Department of Mental Health, Johns Hopkins Bloomberg School of Public Health, 624 North Broadway, RM 895, Baltimore, MD 21205. Department of Psychiatry & Behavioral Sciences, University of Washington School of Medicine, 2815 Eastlake Ave East, Suite 200, Seattle, WA 98102.T. Denny Sanford School of Social and Family Dynamics, Arizona State University, Tempe AZ 85287-3701.Department of Family, Community and Mental Health Systems, University of Virginia School of Nursing, Charlottesville, VA 22903-3388.Department of Mental Health, Johns Hopkins Bloomberg School of Public Health, Baltimore, MD 21231. Wayne State University, School of Medicine, Detroit, MI 428201.Johns Hopkins Center for the Prevention of Youth Violence. Curry School of Education, University of Virginia, Charlottesville, VA 22903.

Pub Type(s)

Journal Article

Language

eng

PubMed ID

28766318

Citation

Parker, Elizabeth M., et al. "Teen Dating Violence Victimization Among High School Students: a Multilevel Analysis of School-Level Risk Factors." The Journal of School Health, vol. 87, no. 9, 2017, pp. 696-704.
Parker EM, Johnson SL, Debnam KJ, et al. Teen Dating Violence Victimization Among High School Students: A Multilevel Analysis of School-Level Risk Factors. J Sch Health. 2017;87(9):696-704.
Parker, E. M., Johnson, S. L., Debnam, K. J., Milam, A. J., & Bradshaw, C. P. (2017). Teen Dating Violence Victimization Among High School Students: A Multilevel Analysis of School-Level Risk Factors. The Journal of School Health, 87(9), 696-704. https://doi.org/10.1111/josh.12538
Parker EM, et al. Teen Dating Violence Victimization Among High School Students: a Multilevel Analysis of School-Level Risk Factors. J Sch Health. 2017;87(9):696-704. PubMed PMID: 28766318.
* Article titles in AMA citation format should be in sentence-case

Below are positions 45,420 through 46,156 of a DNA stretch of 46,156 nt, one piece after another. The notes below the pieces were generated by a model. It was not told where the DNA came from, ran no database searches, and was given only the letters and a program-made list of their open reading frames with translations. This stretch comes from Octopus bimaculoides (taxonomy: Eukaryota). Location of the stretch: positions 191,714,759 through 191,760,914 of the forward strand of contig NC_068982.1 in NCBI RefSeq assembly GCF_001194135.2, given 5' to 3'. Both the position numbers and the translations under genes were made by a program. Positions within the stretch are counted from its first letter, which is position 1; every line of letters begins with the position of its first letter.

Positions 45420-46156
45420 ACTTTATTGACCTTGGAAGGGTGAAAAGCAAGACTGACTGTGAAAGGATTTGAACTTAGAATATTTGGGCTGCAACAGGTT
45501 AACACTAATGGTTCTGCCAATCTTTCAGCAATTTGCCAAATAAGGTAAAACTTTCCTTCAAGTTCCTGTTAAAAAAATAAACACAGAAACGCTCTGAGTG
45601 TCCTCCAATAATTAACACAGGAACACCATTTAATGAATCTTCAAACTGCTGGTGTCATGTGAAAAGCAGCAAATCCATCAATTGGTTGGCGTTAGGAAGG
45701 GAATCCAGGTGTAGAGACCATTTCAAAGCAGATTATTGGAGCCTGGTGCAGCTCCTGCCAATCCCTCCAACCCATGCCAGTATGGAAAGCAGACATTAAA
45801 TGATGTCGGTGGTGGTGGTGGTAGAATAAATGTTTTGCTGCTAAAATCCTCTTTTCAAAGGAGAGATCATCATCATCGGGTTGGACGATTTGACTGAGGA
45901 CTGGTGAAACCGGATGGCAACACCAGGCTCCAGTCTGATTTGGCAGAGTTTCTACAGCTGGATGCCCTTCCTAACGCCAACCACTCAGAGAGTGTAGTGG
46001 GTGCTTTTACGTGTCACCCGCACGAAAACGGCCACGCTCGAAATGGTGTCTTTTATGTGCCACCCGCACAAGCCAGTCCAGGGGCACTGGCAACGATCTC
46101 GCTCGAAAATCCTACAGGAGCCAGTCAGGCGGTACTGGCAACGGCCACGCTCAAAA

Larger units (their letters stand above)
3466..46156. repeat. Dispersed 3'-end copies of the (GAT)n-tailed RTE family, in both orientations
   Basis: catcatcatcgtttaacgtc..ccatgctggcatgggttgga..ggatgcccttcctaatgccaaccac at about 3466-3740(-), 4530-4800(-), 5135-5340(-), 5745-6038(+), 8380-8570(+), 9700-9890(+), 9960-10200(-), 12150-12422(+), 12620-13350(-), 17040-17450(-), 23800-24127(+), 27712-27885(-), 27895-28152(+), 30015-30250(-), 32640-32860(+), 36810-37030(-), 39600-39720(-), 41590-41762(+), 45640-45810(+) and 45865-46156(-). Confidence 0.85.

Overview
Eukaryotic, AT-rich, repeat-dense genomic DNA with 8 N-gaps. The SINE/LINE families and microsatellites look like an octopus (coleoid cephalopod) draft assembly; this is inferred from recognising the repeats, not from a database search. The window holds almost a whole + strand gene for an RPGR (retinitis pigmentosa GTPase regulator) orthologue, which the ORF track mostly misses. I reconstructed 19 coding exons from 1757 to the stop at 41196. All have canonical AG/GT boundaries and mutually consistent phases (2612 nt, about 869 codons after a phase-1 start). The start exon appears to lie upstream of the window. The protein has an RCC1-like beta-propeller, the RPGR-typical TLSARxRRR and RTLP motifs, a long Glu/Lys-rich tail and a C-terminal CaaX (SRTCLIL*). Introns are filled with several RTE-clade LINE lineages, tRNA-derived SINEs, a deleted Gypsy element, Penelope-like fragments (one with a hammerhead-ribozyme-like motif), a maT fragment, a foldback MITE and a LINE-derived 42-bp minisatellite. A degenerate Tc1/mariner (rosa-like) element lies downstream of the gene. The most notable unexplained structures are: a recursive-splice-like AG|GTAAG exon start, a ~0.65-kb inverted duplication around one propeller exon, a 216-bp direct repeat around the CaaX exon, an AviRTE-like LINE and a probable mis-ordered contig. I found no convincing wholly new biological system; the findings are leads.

TY - JOUR T1 - Teen Dating Violence Victimization Among High School Students: A Multilevel Analysis of School-Level Risk Factors. AU - Parker,Elizabeth M, AU - Johnson,Sarah Lindstrom, AU - Debnam,Katrina J, AU - Milam,Adam J, AU - Bradshaw,Catherine P, PY - 2015/02/06/received PY - 2017/01/27/revised PY - 2017/01/27/accepted PY - 2017/8/3/entrez PY - 2017/8/3/pubmed PY - 2018/5/11/medline KW - alcohol availability KW - alcohol outlet density KW - physical disorder KW - teen dating violence SP - 696 EP - 704 JF - The Journal of school health JO - J Sch Health VL - 87 IS - 9 N2 - BACKGROUND: Much etiologic research has focused on individual-level risk factors for teen dating violence (TDV); therefore, less is known about school-level and neighborhood-level risk factors. We examined the association between alcohol outlet density around high schools and TDV victimization and the association between markers of physical disorder around schools and TDV victimization among adolescents. METHODS: Data come from high school students participating in the Maryland Safe and Supportive Schools Initiative. Alcohol outlet density was calculated using walking distance buffers around schools. An observational tool was used to assess indicators of physical disorder on school property (eg, alcohol and drug paraphernalia). Hierarchical linear modeling was used to identify student- and school-level predictors associated with TDV victimization. RESULTS: Overall, 11% of students reported experiencing physical TDV and 11% reported experiencing psychological TDV over the past year. Recent alcohol use was a risk factor for TDV victimization for both sexes, whereas feeling safe at school was protective against TDV victimization for both sexes. Greater alcohol outlet density was associated with decreased TDV victimization for males, however, it was nonsignificant for females. Physical disorder around schools was not associated with TDV victimization for either sex. CONCLUSION: Although the school-level predictors were not associated with TDV victimization, alcohol use and perceptions of safety at school were significantly associated with TDV victimization. Prevention efforts to address alcohol use may affect TDV victimization. SN - 1746-1561 UR - https://www.unboundmedicine.com/medline/citation/28766318/Teen_Dating_Violence_Victimization_Among_High_School_Students:_A_Multilevel_Analysis_of_School_Level_Risk_Factors_ L2 - https://doi.org/10.1111/josh.12538 DB - PRIME DP - Unbound Medicine ER -